Wednesday, October 4, 2023

The Synoptic Problem (3)

We have been arguing that the order Matthew-Luke-Mark is the one that best comports with the earliest traditions of the church fathers. It is, in fact, what one would naturally expect seeing that Christianity spread from Jerusalem into Asia Minor and Greece and thence westward to Rome. Thus, there were two primary phases of the Gospels in the first century. 

But what did the early fathers say about Mark's Gospel? Here's a quick overview from my book:
  • In all cases, Peter is described as the person responsible for creating the text of Mark. Justin even said that Mark is nothing other than Peter's "memoirs."
  • Peter did not himself write down his gospel stories. He spoke them aloud to his Roman audience.
  • Peter's disciple Mark retrieved what Peter had spoken and did so at the request of Peter's enthusiastic audience.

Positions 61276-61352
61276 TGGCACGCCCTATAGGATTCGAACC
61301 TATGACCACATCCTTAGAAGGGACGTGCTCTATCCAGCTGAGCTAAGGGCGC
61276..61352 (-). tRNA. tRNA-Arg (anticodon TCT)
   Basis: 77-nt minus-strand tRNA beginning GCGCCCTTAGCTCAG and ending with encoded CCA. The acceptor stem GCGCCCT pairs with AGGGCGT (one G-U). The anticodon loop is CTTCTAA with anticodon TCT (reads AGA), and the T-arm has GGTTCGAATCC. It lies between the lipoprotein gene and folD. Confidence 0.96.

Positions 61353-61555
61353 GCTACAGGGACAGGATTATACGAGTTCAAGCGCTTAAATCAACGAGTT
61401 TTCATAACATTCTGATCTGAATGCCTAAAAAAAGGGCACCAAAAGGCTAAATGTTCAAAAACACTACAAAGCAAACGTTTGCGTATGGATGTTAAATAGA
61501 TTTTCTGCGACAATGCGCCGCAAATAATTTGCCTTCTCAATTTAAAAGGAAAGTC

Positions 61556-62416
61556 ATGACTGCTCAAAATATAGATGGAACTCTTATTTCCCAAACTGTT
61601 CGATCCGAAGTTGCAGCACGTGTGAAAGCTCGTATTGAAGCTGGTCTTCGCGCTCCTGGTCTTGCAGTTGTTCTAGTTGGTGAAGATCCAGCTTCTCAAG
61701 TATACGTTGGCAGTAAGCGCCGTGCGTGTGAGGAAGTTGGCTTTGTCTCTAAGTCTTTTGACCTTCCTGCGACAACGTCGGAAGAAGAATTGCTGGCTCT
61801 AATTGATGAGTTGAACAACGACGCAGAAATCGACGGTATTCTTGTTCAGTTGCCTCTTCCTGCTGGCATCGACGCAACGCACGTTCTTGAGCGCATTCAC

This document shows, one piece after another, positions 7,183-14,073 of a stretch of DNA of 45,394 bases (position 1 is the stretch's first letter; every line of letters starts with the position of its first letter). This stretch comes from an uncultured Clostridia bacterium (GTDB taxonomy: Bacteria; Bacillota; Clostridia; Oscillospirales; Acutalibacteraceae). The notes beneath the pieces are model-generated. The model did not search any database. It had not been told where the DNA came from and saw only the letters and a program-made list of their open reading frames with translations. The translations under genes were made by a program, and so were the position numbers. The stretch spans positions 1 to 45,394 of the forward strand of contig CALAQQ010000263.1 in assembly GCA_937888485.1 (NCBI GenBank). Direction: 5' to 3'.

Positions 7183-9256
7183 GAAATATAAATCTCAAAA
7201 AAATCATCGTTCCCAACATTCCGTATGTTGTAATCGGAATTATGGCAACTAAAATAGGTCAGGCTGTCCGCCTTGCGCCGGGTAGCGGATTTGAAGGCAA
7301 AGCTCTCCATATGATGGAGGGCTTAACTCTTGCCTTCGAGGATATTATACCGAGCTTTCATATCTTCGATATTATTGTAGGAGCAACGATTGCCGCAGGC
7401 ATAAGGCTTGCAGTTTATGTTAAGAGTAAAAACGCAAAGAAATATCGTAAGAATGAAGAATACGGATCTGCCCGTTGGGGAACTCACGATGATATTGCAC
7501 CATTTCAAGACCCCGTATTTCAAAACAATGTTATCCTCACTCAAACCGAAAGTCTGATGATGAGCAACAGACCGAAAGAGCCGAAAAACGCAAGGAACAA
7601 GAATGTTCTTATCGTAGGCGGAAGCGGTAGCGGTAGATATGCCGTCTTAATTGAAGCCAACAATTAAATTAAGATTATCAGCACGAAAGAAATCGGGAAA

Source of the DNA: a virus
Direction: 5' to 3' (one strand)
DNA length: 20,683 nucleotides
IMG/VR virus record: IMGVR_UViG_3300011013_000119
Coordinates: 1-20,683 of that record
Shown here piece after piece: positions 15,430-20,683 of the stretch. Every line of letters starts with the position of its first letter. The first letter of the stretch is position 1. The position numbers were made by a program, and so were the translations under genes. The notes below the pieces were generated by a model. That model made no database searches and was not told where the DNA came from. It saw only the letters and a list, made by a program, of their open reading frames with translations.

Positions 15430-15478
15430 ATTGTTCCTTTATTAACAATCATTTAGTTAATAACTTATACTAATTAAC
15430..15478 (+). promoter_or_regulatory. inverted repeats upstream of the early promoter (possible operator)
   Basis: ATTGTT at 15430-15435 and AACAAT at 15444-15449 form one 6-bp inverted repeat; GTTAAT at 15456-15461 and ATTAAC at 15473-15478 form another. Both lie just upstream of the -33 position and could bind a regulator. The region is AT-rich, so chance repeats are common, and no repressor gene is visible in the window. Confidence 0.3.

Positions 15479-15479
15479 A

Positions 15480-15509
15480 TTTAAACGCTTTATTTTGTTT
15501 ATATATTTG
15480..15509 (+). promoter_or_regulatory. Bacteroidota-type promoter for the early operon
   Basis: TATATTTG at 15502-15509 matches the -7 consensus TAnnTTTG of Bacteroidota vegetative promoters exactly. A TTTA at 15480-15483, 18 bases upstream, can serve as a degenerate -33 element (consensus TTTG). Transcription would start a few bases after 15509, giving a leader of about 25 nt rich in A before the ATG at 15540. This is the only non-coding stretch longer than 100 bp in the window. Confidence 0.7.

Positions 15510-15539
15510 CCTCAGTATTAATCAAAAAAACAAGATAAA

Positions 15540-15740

• The almost invariable use by the fathers of the Greek word hermēneutēs (Latin interpres) to describe Mark's function indicates that he was not the author in the normal sense but rather the "recorder" or "stenographer " of Peter. 
Incidentally, under this view, we can completely dispense with all hypothetical documents, not only "Q" but also "M" and "L." Luke wrote with full cognizance of the content of Matthew, and Mark wrote with the full cognizance of the content of both Matthew and Luke. All of this, of course, utterly fails to support the priority of Mark at any point.

More soon ....